上個月,我有機會再次睇到一位土耳其導演嘅紀錄片,題目正正係伊斯坦堡城市嘅街貓,嗰度啲貓貓梗係多到數唔到㗎啦。佢哋嘅日子過得好唔錯,有好多當地人助貓為樂,好鐘意餵貓仔、照顧啱啱出世或者生病嘅貓仔。不過,雖然如此,都仲係冇香港咁好,因為伊斯坦堡市内,一間專門為貓建立嘅樂房都冇!

哎呀!我真係一舊“大番薯”,一個“大傻瓜”,諗法點會咁惃頭惃腦呀?!對香港貓貓樂房諗咗好耐之後,我先至意識到信上寫嘅係個“藥”字,同樂趣冇乜直接關係!不過 ,低B嘅語言錯誤有其獨特嘅魅力,可以令到我哋人類活得活潑啲,想像力多啲,喺十分乏味嘅現實生活中,提供機會俾我哋向著充滿希望嘅方向出發。

Notes on Thick Brown Paper: In Tibet • Yu Jian (1994)

L1080735_Yu JIn TIBET

Photograph by Yu Jian

The etymological root of the Tibetan world is “origin”. There is nothing static about this notion of origins, for this world in its vital energies is originary. It is not only a spiritual quality; it is also immediately apparent in the land, in the architecture, in the way of life. For someone who comes from a world of which the etymological root is “progress”, it is simply not possible to make use of the word “backward” in the case of Tibet. Tibet rejects the outlook of Darwin’s theory of evolution so widespread in our world. Everything in this world takes place in an untrammelled time-space, an integrated whole, a powerful consciousness of life and history. Here you might gain an immediate sense of what is known as “eternal life”. When you discover that the time shown on your watch is totally out of sync with that of the Buddhist elders seated on the stone slab at the Jokhang Temple, you begin to suspect that the time of your “progress” is in fact regressing this moment in the direction of death.

In no sense is Tibet a place where spiritual beings are ethereal like the wind. This is pure conjecture on the part of atheists living in the world of “progress”. In Tibet, a spirit is something you can meet with on the road. They are not insubstantial air: they are tangible and have all the intense reality of stone. They are things capable of inflicting injury on the wind and its ilk.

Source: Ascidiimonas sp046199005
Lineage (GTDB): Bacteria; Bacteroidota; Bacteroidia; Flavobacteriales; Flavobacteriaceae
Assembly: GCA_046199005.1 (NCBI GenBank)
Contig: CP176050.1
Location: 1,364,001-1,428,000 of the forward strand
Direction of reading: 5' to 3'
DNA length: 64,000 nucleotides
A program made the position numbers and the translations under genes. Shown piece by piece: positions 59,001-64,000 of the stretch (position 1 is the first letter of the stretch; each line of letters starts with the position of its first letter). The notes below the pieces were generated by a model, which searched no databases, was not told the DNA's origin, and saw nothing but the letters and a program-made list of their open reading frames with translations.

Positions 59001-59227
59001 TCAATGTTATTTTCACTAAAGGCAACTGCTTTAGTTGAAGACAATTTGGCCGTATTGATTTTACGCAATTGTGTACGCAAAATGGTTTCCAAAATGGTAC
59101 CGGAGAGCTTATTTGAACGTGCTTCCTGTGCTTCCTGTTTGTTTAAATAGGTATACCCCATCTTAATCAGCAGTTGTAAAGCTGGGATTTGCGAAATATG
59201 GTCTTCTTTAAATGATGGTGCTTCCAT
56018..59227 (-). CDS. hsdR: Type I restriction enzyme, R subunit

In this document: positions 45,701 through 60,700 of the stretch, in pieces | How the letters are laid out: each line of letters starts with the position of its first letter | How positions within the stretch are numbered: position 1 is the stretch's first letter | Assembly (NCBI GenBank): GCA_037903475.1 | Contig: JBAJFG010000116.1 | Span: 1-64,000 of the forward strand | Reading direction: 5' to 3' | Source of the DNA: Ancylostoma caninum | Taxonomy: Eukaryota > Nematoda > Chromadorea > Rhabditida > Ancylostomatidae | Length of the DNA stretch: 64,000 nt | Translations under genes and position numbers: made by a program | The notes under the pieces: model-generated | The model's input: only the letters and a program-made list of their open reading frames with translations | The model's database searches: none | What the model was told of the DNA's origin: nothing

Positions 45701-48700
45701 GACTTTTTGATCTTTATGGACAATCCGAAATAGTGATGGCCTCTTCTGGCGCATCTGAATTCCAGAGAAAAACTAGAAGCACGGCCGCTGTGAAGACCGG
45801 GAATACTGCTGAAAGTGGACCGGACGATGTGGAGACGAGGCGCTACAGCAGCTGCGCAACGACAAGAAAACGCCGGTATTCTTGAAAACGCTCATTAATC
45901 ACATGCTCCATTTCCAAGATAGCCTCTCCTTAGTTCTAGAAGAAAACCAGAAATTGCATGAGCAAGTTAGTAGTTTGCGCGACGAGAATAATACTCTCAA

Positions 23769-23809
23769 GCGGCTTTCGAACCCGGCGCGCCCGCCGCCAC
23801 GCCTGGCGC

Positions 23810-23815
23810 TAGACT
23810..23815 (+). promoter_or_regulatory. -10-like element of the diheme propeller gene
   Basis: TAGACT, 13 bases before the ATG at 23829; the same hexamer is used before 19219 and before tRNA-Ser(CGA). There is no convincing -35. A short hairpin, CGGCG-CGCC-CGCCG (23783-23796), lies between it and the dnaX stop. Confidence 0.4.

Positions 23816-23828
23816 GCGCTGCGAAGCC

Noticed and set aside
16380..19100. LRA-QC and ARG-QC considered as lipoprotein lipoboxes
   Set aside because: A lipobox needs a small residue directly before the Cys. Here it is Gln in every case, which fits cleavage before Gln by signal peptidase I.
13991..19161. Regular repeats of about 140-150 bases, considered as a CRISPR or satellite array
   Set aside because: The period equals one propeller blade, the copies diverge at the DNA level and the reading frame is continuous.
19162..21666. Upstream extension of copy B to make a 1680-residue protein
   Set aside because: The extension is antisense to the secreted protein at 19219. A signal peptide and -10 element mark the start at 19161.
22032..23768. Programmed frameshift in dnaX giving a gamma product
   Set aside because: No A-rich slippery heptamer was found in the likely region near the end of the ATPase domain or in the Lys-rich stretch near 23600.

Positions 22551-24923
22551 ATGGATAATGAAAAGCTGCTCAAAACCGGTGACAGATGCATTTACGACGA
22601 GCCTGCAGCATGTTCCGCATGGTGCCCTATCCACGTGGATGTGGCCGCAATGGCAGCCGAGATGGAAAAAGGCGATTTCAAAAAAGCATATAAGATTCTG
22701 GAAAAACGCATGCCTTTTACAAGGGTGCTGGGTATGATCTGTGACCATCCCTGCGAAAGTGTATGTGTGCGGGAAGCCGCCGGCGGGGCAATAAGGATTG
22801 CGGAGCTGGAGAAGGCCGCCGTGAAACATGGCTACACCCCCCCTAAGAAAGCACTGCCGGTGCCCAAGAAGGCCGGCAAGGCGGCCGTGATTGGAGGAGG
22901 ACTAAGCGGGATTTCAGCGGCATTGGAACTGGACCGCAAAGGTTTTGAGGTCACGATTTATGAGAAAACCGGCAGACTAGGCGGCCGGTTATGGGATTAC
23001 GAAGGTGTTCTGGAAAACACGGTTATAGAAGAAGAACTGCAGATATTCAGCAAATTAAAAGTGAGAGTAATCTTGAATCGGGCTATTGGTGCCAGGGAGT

A materialist visiting Tibet who did not become—if only for a split second—a mystic would, I believe, have to be devoid of any feeling.

I do not like discussing the supernatural. Nor am I fond of poets given to liberally sprinkling their works with the word “soul”. I am certain that there is no spirit to speak of in those places where the word “soul” is spoken of with such gusto. I didn’t hear the word once during my stay in Tibet, nor did intellectuals there debate its loss. But the spirit was everywhere.

Prior to my trip to Tibet, an avant-garde friend back from New York told me that he found it surprising that there were people still wanting to go there. Surely such behaviour was well and truly passé? I didn’t quite know what he meant. Could the progress of time mean that places such as Tibet were out of date? To which parts of the globe would future ages travel? No, I felt hopelessly out of step with fashion—I had always imagined the Tibets of this world to be timeless.

Continue reading “Notes on Thick Brown Paper: In Tibet • Yu Jian (1994)”

Untitled Fragment

L1080245_Carved Stone

Photograph by Yu Jian, Tibet 2018

She hears the voices in her head,
each echo boasting second bests
which add their racket to her cause.
Flocking cockatoos — at least —
make no less noise.

What breaks her back? Honesty’s stone.
Its weight has made her what she is.
She was the flower and the flow,
but now her veins begin to freeze:
veins can’t let go.